WINCHESTER — Advocates of liberalizing Virginia’s strict marijuana laws hope progress will come during the General Assembly session, which began Wednesday in Richmond.
“We are living in the Dark Ages in how we address marijuana in Virginia,” said state Sen. Jill Vogel, R-Upperville, who plans to reintroduce a bill increasing medical marijuana use and is supportive of reducing criminal penalties for recreational use. “We’ve had Prohibition and we’ve been down this road before. What you create is a black market and it’s been really detrimental in a lot of ways.”
Vogel said Tuesday that she plans to reintroduce a bill expanding use of a marijuana oil that doesn’t get people high, but can help reduce pain from diseases like amyotrophic lateral sclerosis (ALS), cancer, Crohn’s disease, epilepsy and multiple sclerosis. The bill passed last year in the state Senate, but died in the House of Delegates.
The Drug Enforcement Administration in 1970 classified marijuana as a Schedule I drug in the same category as cocaine and heroin. It says it has no medical value and a high potential for abuse.
Critics of the DEA classification say it is outdated. They point to medical studies showing marijuana, which produces mild euphoria in users, has medical benefits and is far less addictive or dangerous than alcohol or tobacco.
A 1999 report by the National Academy of Medicine, an independent medical advisory group affiliated with the National Academy of Science, said in addition to reducing pain, marijuana can stimulate appetites and reduce nausea and vomiting. But the report, which analyzed multiple marijuana studies, said smoked marijuana is a “crude” delivery system and can lead to respiratory disease and adverse physical and psychological effects in some users. Side effects can include reduced motor functions, making it harder to do tasks like driving, and loss of short-term memory. The study said there is no conclusive evidence that marijuana is a gateway drug to more serious drugs like heroin, and few users become addicted to it.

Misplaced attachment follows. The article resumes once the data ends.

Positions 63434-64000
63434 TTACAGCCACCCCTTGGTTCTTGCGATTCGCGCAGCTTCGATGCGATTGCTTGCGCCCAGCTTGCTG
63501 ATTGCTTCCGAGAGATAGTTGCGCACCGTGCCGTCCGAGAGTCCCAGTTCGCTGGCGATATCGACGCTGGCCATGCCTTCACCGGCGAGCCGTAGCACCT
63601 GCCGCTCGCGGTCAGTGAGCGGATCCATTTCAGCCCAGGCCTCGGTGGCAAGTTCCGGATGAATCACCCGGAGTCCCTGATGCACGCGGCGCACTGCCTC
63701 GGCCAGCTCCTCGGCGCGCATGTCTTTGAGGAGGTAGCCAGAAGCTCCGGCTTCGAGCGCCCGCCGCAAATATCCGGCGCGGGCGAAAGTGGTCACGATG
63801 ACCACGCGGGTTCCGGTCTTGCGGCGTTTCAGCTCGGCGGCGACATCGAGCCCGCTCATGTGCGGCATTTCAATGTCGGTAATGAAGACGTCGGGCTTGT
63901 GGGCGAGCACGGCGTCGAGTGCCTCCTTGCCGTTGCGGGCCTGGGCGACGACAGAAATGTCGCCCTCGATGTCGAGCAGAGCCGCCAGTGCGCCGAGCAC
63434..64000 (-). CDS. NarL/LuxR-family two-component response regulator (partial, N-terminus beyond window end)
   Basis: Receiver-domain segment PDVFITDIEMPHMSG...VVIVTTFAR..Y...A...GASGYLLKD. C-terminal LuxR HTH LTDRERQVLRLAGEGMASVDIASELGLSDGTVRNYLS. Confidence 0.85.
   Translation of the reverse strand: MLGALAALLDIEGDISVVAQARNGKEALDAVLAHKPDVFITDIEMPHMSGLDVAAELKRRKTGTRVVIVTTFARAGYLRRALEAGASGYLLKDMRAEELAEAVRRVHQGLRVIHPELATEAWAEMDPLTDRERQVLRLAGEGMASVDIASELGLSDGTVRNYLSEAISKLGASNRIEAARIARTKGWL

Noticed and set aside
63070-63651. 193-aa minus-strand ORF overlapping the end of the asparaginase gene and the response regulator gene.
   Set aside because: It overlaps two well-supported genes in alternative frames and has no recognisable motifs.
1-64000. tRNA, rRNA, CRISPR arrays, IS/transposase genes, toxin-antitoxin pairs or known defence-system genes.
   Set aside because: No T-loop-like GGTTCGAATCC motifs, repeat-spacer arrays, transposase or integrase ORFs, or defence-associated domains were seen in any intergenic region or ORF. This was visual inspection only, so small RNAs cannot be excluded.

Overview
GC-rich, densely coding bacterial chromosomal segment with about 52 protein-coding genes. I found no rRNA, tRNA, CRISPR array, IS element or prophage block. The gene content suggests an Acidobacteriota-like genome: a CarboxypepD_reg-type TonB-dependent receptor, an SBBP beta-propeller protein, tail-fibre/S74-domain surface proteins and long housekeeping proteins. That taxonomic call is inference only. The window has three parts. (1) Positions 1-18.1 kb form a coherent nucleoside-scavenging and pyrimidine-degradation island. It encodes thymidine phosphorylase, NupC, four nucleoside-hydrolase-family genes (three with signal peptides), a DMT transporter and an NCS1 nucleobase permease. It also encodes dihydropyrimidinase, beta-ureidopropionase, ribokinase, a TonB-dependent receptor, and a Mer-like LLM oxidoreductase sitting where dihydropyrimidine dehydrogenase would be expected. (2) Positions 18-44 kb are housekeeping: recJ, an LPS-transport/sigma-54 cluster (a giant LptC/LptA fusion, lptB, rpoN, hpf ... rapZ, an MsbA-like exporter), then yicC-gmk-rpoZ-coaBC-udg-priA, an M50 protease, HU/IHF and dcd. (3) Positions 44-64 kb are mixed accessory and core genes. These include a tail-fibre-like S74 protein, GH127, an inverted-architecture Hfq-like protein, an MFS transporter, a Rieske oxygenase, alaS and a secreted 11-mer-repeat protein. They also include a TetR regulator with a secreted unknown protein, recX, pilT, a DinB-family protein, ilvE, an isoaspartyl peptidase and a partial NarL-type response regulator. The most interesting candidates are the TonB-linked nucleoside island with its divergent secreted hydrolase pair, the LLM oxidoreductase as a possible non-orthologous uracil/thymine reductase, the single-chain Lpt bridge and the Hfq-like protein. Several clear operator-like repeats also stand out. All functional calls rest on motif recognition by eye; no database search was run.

About 90 percent of marijuana users don’t become addicted to it, according to the Centers for Disease Control and Prevention.
Marijuana use is illegal under federal law. U.S. Attorney General Jeff Sessions earlier this month called on federal prosecutors to crack down on states that have legalized it, but support for legalization is growing.
This month, California joined Alaska, Colorado, Nevada, Oregon and Washington in legalizing recreational marijuana use. The six states are among 29 that allow some form of medical marijuana use. It’s also legal in Washington, D.C.
While it’s illegal for minors to use marijuana in states where it is legal, Lauren Cummings, Northern Shenandoah Valley Substance Abuse Coalition executive director, said she’s concerned legalization will encourage illicit use among young people. She said it could stunt brain growth in young people. The brain doesn’t fully develop until age 25.
Cummings said many addicts the coalition works with say they used marijuana first.